Or: Write the opening part of a story about a place that is severely affected by the weather.

AO5 Content and Organisation
Communicate clearly, effectively and imaginatively, selecting and adapting tone, style and register for different forms, purposes and audiences. Organise information and ideas, using structural and grammatical features to support coherence and cohesion of texts.

 AO6 Technical Accuracy
Candidates must use a range of vocabulary and sentence structures for clarity, purpose and effect, with accurate spelling and punctuation.

Hacks! (not rules, suggestions only)
-If you are writing a narrative, you need to have a clear plot, whereas a description may just be ‘zooming in’ on a detail or moment
-If you use the picture, circle the key elements and number them in the order you’d like to write about them (the most significant part of the picture should be the focus or your writing)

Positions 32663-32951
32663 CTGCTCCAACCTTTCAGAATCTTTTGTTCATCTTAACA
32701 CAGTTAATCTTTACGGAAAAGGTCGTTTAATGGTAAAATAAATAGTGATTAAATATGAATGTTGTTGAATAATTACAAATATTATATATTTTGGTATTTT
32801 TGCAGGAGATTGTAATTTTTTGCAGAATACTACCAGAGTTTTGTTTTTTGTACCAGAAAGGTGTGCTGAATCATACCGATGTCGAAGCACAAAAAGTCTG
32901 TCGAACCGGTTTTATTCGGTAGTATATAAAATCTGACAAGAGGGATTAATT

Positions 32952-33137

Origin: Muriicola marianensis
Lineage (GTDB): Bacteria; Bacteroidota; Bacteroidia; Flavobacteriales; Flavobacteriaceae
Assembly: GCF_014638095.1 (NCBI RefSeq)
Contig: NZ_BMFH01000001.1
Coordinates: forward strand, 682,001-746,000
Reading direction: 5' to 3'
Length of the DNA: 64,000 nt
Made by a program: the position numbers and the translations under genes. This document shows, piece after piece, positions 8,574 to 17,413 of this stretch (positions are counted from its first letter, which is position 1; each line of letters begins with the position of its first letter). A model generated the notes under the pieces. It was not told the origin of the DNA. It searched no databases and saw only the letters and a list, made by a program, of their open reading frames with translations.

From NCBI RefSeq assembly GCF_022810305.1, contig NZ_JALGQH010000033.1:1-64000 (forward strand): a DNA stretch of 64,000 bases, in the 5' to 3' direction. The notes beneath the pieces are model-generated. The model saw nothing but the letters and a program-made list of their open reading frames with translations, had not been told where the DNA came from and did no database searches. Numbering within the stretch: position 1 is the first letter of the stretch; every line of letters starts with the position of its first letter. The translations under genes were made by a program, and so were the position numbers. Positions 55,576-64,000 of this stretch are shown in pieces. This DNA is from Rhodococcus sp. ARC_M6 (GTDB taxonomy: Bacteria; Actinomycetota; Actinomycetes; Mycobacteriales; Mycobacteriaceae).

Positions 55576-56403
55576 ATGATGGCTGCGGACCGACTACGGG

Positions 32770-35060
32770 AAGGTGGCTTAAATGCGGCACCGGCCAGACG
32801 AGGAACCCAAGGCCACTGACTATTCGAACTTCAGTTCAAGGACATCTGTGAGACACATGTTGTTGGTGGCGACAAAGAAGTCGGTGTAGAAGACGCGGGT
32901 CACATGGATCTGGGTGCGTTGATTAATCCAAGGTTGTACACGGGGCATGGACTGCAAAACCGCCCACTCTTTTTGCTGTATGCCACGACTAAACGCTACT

-The question says ‘as suggested’ so it’s about being inspired, not tied down by the theme
-Always have the FORM in mind – is it for a magazine? A blog? Don’t neglect this!
-Remember, the theme for Q5 will link to the texts for section A, so you can pinch words and take inspiration from the articles
-Try to include techniques like similes and metaphors to interest the examiner
-Leave time to proofread your work carefully – use a ruler to guide your focus back over your work

 Answer Excerpt:
Sea spray and foam rained down upon us like furious bullets. Our umbrella wrestled with the wind in its attempts to keep us from being soaked through, but to no avail. A great gust of thundering wind wrenched it free from my clutches, hoisting it up into the dark skies like a lost shadow…

The day began in a darkness that seem to refuse to lift despite the ticking of time. I set off towards to station, wrapped up in layers and layers of clothing in an attempt to keep out the bitter cold. Walking along the shining wet pavements, I watched as hunched figures scurried here and there, desperate to avoid the deathly weather and its creeping icy fingers…

 Find how to approach Question 5 in detail here: https://myenglisheffects.com/2017/04/24/narrate-or-describe-aqas-question-5/


Categories: English Language